The survey of more than 1,300 anonymous volunteers showed that 14 percent of drivers tested positive for drugs that may impair driving compared to just 7.3 percent who tested positive for alcohol. Of those who tested positive for drugs, marijuana was the most prevalent at 7.4 percent, slightly more than alcohol.

“These results reinforce our belief that driving after consuming potentially impairing drugs is a serious and growing problem,” Office of Traffic Safety Director Christopher Murphy said in a statement.

Consequences of Driving Under the Influence in California

Penalties for driving under the influence remain unchanged. If you are convicted of a misdemeanor, you still face:

  • 3-5 years Probation;
  • Up to one year in jail;
  • $390 to $1,000 in fines (and an additional “penalty assessment” that can triple your fine);
  • A mandatory minimum 6-month suspension of your driver’s license;
  • A mandatory minimum 3-month alcohol education program (“DUI school”); and
  • Attendance at a Mothers Against Drunk Driving (“MADD”) panel;

As before, prior DUI convictions within 10 years count against you and increase mandatory minimum sentencing, the length of your driver’s license suspension and the length of your alcohol education program.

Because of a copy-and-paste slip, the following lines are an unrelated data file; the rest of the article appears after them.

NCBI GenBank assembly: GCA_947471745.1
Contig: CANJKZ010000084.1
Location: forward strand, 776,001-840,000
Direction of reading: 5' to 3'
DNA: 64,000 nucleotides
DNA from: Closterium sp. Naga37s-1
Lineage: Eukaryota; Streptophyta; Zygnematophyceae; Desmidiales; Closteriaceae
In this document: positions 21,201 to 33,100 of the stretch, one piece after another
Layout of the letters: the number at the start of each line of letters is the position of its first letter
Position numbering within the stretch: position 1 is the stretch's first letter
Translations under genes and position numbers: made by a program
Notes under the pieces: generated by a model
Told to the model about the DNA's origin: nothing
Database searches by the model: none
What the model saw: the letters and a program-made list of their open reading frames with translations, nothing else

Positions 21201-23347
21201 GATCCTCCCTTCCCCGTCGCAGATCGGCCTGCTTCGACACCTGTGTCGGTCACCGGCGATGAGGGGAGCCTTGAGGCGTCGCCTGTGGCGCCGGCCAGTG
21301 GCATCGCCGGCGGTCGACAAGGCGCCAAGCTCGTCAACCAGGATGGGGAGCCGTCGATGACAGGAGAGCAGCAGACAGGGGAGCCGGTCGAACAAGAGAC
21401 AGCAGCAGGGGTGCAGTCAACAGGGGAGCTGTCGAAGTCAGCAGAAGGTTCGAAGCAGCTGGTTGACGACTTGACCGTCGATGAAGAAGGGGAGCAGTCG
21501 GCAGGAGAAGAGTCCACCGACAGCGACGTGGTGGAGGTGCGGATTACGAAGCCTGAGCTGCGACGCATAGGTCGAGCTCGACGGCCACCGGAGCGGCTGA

Felony charges may apply if anyone other than the driver was injured or seriously injured as a result of a DUI- related accident and/or you have 3 or more prior DUI convictions within a 10-year period.

Contact Wallin & Klarich Today if You are Facing Drunk or Drugged Driving Charges

If you or someone you know has been arrested for driving under the influence, you should speak to an experienced criminal defense attorney at Wallin & Klarich today.
A DUI conviction is not always an easy case for the prosecutor to make. Using an effective defense strategy specifically tailored to the facts of your case, we may be able to get the charges against you reduced or dismissed altogether. We can help you minimize the consequences and get you the best possible long term result.

Our attorneys at Wallin & Klarich have over 30 years of experience fighting for the rights of our clients. With offices in Los Angeles, Sherman Oaks, Torrance, Tustin, San Diego, Riverside, San Bernardino, Ventura, West Covina and Victorville, Wallin & Klarich has been successful defending thousands of clients charged with driving under the influence of alcohol and drugs.

Call us today at (877) 4-NO-JAIL or (877) 466-5245 for a free telephone consultation. We will get through this together.

2 thoughts on “2014 Changes to California DUI Laws (Vehicle Code Sections 23152 and 23153)”

  1. My brother said that he got a letter in the mail stating that he has to take a class or pay a fine for drunk driving charges for an offense that was resolved over a year ago due to a recent law passed by Obama. Is that true? I never heard of such a thing.

    1. Hi Debra,

      If your brother’s case was resolved and he has completed all necessary punishment that was ordered by the court, there should be no additional penalties he faces. If you wish to discuss your brother’s case in further detail, please contact us at (877) 466-5245 for free phone consultation.

      Thank you